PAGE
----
The storm, already a CAT 4, could be upgraded to CAT 5 today. Its winds are currently at 155 mph, just two mph less than the 157 that would make it a CAT 5. Coming late in what has been a quiet hurricane season, Gov. Ron DeSantis says even as a CAT 4, the storm will bring widespread destruction and record amounts of rain.
The hurricane has prompted warnings of dangerous storm surge along the state’s heavily populated Gulf Coast from Bonita Beach to the Tampa Bay region. Hotels along the coast have been evacuated residents told to move inland.
With days notice, Florida residents rushed to board up their homes, stash precious belongings on upper floors and flee.
At least 2.5 million Florida residents were ordered to evacuate in anticipation of a powerful storm surge, high winds and flooding rains. The hurricane center predicted Ian would roar ashore on Florida’s southwest coast on Wednesday afternoon.
Winds exceeding tropical-storm strength of 39 mph (63 kph) reached Florida by 3 a.m. and hurricane-force winds were expected in Florida well in advance of the eyewall moving inland, the Miami-based center said.
“It is a big storm, it is going to kick up a lot of water as it comes in,” DeSantis said in Sarasota, a coastal city of 57,000 in the storm’s projected path. He warned at a news conference: “This the kind of storm surge that is life threatening.”
Ian’s forward movement slowed over the Gulf, enabling the hurricane to grow wider and stronger. A hurricane warning covering roughly 220 miles (350 kilometers) of the state included Fort Myers as well as Tampa and St. Petersburg, which could get their first direct hit by a major hurricane since 1921.
Forecasters said the storm surge could reach 12 feet (3.6 meters) if it peaks at high tide. Rainfall near the area of landfall could top 18 inches (46 centimeters).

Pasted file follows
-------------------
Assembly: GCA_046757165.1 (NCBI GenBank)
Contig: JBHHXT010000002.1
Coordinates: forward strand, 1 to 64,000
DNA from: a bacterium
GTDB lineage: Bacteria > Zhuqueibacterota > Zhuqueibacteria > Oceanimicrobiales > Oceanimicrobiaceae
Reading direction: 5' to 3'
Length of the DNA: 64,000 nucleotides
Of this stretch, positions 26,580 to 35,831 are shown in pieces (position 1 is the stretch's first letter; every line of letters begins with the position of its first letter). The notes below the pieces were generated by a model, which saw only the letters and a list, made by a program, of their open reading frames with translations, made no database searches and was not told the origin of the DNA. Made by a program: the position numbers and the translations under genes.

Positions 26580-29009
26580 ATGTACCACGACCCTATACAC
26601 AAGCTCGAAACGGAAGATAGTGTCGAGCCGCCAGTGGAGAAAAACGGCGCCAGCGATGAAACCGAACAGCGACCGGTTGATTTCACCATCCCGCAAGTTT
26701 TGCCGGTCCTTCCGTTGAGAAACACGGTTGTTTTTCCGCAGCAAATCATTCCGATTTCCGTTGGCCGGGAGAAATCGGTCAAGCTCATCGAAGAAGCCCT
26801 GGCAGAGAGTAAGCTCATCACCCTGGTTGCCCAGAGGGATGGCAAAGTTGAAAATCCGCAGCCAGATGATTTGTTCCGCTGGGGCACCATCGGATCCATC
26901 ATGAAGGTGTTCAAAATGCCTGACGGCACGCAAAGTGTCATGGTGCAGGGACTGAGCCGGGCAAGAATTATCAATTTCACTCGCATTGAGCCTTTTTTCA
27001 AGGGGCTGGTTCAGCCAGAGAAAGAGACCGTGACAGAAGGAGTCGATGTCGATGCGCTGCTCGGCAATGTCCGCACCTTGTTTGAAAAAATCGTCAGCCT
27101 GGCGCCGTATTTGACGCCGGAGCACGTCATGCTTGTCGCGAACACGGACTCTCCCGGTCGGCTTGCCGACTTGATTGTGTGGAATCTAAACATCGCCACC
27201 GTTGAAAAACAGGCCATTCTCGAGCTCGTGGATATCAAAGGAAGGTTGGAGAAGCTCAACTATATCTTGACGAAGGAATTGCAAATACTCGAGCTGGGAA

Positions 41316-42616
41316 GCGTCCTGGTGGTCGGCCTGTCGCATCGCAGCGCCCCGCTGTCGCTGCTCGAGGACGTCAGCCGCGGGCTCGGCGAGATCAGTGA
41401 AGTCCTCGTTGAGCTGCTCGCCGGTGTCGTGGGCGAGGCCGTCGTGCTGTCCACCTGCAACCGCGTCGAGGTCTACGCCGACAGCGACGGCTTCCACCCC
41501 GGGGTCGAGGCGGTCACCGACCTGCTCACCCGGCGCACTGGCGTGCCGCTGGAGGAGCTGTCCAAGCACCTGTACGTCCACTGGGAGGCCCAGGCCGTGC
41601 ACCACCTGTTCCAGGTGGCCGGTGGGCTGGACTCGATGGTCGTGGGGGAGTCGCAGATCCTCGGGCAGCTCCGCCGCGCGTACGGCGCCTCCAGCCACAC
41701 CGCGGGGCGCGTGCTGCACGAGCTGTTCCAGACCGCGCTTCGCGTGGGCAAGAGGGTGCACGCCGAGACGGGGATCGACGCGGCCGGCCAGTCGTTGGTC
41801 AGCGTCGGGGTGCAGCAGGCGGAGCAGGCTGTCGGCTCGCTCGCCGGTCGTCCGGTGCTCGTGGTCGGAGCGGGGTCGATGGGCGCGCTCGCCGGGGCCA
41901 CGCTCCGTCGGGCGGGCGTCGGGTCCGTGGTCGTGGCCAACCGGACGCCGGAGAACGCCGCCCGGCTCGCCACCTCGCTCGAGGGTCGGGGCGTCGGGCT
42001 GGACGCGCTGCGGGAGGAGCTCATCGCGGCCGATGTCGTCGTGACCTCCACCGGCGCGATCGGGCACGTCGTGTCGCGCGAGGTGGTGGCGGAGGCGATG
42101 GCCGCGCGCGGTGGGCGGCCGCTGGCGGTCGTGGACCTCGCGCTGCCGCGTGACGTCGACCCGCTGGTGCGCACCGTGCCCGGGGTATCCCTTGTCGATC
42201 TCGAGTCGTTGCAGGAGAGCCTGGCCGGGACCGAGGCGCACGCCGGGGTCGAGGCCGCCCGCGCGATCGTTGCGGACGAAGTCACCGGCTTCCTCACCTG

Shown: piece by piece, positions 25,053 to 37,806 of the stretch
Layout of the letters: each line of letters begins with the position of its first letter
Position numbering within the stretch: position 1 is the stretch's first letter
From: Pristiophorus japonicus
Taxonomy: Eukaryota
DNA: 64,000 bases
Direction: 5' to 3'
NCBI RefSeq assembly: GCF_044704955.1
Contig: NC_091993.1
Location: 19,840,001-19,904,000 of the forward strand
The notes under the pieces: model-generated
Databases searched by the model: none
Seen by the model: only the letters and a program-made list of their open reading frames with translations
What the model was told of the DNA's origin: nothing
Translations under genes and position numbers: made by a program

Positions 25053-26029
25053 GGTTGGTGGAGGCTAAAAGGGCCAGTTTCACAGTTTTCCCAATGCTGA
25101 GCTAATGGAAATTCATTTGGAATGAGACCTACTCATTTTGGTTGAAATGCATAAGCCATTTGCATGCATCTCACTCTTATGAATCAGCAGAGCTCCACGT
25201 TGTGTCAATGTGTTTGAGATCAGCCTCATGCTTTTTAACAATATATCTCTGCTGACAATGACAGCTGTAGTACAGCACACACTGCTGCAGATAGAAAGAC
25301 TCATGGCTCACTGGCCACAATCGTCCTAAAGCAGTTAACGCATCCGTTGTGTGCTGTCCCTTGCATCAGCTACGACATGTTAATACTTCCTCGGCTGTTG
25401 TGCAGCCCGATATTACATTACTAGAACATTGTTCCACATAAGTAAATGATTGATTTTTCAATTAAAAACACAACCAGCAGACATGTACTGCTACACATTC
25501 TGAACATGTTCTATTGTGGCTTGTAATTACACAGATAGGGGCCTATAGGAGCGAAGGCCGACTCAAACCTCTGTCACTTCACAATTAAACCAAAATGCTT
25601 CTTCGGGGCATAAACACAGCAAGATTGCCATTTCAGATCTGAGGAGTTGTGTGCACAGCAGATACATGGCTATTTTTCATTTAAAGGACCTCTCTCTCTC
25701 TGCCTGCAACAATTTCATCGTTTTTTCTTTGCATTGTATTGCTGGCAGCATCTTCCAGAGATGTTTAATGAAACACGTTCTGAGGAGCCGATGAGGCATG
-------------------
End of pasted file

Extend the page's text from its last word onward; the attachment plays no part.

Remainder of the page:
Relief organizations such as Samaritan’s Purse and the Red Cross are already on the move.
Samaritan’s Purse, headed by Franklin Graham, is still on the ground in Puerto Rico which was devastated by Hurricane Fiona. The storm, which was a CAT 1, destroyed much of the U.S. territory’s infrastructure not with wind, but with water. Some area’s saw upwards of 30 inches of rain.
On Wednesday, Samaritan was already preparing planes and organizing volunteers and staff to go into the state. That’s in addition to an extensive network of Florida volunteers already in place and ready to move.
The Red Cross is also mobilizing with volunteers on standby to head to the state.
Andrew Loeb, from Western New York, is ready to go.
“Maybe it’s just sort of part of my DNA. I just feel you have to help,” Loeb told a New York television station..
“It probably is scary, but I don’t think of it that way. I just think of the need that the people have.”
Loeb is one of a group of four that is planning to fly down.
“I don’t like to see bad things happen to good people,” he said of his decision.
“If there’s something that you can do to help them, then you know what why not?”
Loeb and the Red Cross aren’t the only Western New York organization lending a hand.
Red Cross chapters from other areas of the nation are also ready to go.
American Red Cross volunteers in San Diego are monitoring the storm and preparing to deploy to Florida
“We are always on standby at all times,” Jane Scanlon, American Red Cross volunteer told CBS 8.
Scanlon has been an American Red Cross volunteer for 12 years and is the San Diego chapter lead shelter person.
Scanlon says with hurricane’s you can plan ahead but it’s still in constant flux.
“Sometimes they are mobile moving up and down the coast as the hurricane is moving so they have open shelters. They’ve set up cots, they’re ready to go. They’ve got their staff already to go,” she said.
Officials with Samaritan’s Purse say their response to Florida will not take away from the work they are still doing in parts of eastern Kentucky which was hit hard by flooding over the summer.
–Dwight Widaman and wire services